Call for signatories for J2
zathras at thwackety.com
Thu Aug 26 21:14:33 CEST 2004
Paul Rubin wrote:
> Michael Sparks <michaels at rd.bbc.co.uk> writes:
>> It might (or might not) be too late but just as a check I checked
>> to see if "per" is used by any projects listed in the proposal. (I
>> was checking Twisted and Zope for "using" so decided to do "per" as well)
> I'm still not crazy about J2 but I like "per" much better than "using".
It's very possible that we might end up with @pie syntax or nothing. (I
suspect the latter is very unlikely, but it's still possible)
> I'm afraid that the clpy proposals, and the @pie syntax, both seem to
> me like "extreme programming", [ which isn't really very good for
> language _design _ ]
I think I'd agree. However for many people outside of python-dev and those
who only dip into c.l.p, the @pie came as a big shock. I think that was
compounded by the impact on commonly used tools.
Why a shock? My recollection of the discussion regarding decorators (which I
first encountered at EuroPython) was pretty much:
* Who wants list before def? (Lots of votes - let's call it X)
* Who prefers list after def? (Lots of votes - about the same as X)
* Who'd prefer to delay their introduction in favour of a better syntax
(about 2*X) ?
There was also a comment regarding Java style decorators using an @ sign,
but I don't recall any real discussion on the topic, and I also don't
recall any example. There's a good chance I've misremembered things
however! Between Europython and now despite dipping in & out of occasional
posts for the mailing list digest I didn't spot anything serious regarding
decorators until the @pie syntax was merged.
That's not anyone's fault IMO, just the way it is, most people tend to
concentrate more on what they're doing than everyone else. I also suspect
that I'm not atypical - it's not that I didn't care, it's just that as has
been said we all have a finite amount of time to devote to things we care
about, and lets face it, we do all trust Guido and the rest of the team.
My personal initial reaction to the syntax was "ugh", followed by listening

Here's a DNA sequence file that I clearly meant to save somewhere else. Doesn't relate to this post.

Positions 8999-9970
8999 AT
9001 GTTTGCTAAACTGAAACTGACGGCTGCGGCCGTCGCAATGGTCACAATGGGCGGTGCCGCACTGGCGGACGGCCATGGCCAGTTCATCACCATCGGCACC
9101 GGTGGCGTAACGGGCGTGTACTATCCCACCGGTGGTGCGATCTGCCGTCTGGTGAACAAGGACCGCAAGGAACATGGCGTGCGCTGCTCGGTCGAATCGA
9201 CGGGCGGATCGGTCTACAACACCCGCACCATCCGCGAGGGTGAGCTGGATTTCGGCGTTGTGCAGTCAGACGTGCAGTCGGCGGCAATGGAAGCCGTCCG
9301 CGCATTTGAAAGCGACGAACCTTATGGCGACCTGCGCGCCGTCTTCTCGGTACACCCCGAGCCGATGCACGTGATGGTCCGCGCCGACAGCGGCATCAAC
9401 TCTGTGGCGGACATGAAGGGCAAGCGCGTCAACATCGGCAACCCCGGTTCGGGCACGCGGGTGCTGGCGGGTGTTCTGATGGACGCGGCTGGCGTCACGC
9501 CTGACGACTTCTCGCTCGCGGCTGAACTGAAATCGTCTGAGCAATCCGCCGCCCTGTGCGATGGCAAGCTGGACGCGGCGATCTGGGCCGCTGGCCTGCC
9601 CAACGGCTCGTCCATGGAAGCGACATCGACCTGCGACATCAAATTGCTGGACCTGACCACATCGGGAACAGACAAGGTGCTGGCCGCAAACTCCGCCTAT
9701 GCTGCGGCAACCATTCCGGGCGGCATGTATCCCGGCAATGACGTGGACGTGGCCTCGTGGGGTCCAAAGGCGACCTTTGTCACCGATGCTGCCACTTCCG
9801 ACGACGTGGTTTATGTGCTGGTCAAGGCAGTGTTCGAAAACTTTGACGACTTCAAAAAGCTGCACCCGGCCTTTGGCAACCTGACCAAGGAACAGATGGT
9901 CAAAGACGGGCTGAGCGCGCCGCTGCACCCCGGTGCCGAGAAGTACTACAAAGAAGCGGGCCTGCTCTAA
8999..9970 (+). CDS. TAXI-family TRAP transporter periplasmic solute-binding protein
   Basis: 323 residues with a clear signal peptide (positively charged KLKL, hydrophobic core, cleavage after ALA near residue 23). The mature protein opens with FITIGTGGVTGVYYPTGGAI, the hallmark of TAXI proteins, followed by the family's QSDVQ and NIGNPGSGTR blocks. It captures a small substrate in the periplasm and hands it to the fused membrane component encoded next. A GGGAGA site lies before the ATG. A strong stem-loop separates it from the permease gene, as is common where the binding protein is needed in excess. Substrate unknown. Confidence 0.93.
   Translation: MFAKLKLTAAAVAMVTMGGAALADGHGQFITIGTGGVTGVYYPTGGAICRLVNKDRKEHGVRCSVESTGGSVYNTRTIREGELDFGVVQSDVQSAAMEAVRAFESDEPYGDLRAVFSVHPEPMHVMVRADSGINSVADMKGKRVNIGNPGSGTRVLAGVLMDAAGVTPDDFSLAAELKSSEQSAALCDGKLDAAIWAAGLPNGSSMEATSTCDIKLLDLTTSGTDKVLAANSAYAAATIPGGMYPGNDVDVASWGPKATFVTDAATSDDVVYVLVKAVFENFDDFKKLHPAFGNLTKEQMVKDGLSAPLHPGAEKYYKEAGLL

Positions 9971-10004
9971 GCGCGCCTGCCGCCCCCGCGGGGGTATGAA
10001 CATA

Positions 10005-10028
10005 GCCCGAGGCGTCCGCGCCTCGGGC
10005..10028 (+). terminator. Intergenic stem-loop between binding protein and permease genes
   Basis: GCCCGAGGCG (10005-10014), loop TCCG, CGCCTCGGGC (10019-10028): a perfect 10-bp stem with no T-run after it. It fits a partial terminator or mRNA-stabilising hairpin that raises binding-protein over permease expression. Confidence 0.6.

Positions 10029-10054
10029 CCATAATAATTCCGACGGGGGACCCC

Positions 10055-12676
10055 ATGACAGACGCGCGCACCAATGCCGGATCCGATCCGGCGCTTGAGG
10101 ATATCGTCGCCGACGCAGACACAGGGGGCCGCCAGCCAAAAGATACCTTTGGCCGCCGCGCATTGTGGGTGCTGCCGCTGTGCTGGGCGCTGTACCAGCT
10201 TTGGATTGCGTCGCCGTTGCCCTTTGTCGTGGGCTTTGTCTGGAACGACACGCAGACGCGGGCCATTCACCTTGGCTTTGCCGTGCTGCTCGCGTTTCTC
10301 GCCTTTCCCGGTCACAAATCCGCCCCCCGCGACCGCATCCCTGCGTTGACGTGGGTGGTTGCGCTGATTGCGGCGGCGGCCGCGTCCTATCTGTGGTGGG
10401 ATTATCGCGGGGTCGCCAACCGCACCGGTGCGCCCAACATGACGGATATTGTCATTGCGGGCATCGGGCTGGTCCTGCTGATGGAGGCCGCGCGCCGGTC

to arguments and deciding that I could live with @pie happily (I do like
perl after all so I've not got a huge aversion to punctuation). Then a nice
alternative (IMO) was posted leading to me wondering how hard it would be
to implement. (I've been rather pleasantly surprised I'm pleased to say :)
Personally I think this has led to a useful discussion, albeit crushed up in
a very short time span. However there are several things could happen now:
1 The @pie implementation might stay as is.
2 The @pie implementation might stay, but require explicit activation
needing a __future__ statement. This to my mind is a good option - it
clearly marks the feature as experimental, making people shy away from
use unless they really do need it.
3 J2 might be accepted.
4 The feature might be ripped out
Options 2 or 3 strike me as the best approach here - introduce a feature,
mark it as experimental, with a large warning that it might change in the
next release. That potentially allows the best of both worlds - people can
use the feature in earnest, but do so on the understanding that the feature
may change in a later release meaning that if they use it they have to be
prepared to change their code. Furthermore if they release code using the
feature they should be very careful how they use the feature.
Speaking from personal experience we started using generators in 2.2 because
they allowed a modicum of co-routine type behaviour (indeed this was part of
the reason for choosing python), but the fact you had to put __future__
statements in everywhere in order to use them ensured that we limited their
use to one location.
I would hope that functionality added into a __future__ module would move
from __future__ to standard syntax unchanged, but it does allow Guido and
co the ability to change the language in those areas. It's for this reason
that I *hope* that any decorator syntax when the final decision is taken is
only introduced via the __future__ module approach.
I do share your concerns about "if it's a mistake we're stuck with it", but
unless something goes in there are two problems:
* People will revert to using metaclass approaches, which having
tried them I think people will find worse than something more
explicit & in your face. (Almost any syntax on the wiki IMO is
better than a metaclass approach)
* There will be no single approach taken - leading to more hidden magic
than you can shake a stick at...
At the end of the day though, the decision lies with someone we all trust
the judgement of. Even the J2 patch is just a means of opening up options.
The only way sometimes of discovering something is a mistake is to try it.
The patch allows Guido and everyone else to decide whether it is a mistake
Almost finally, personally I think this process has been enormously
productive - it's gotten many more people involved in python than before,
there has been constructive discussion that whilst perhaps it should've
happened months ago it HAS happened. Personally this strikes me as
Finally, if there is a chance that the syntax will have to change after it's
been used in earnest then IMHO option A1 should be chosen, via a __future__
import. Whilst I'm obviously in favour of J2, option A1 strikes me as by
_far_ the simplest to write or provide tools to programmatically munge
people's code if syntax does change. (Much like the tools to remove
unnecessary __future__ statements)
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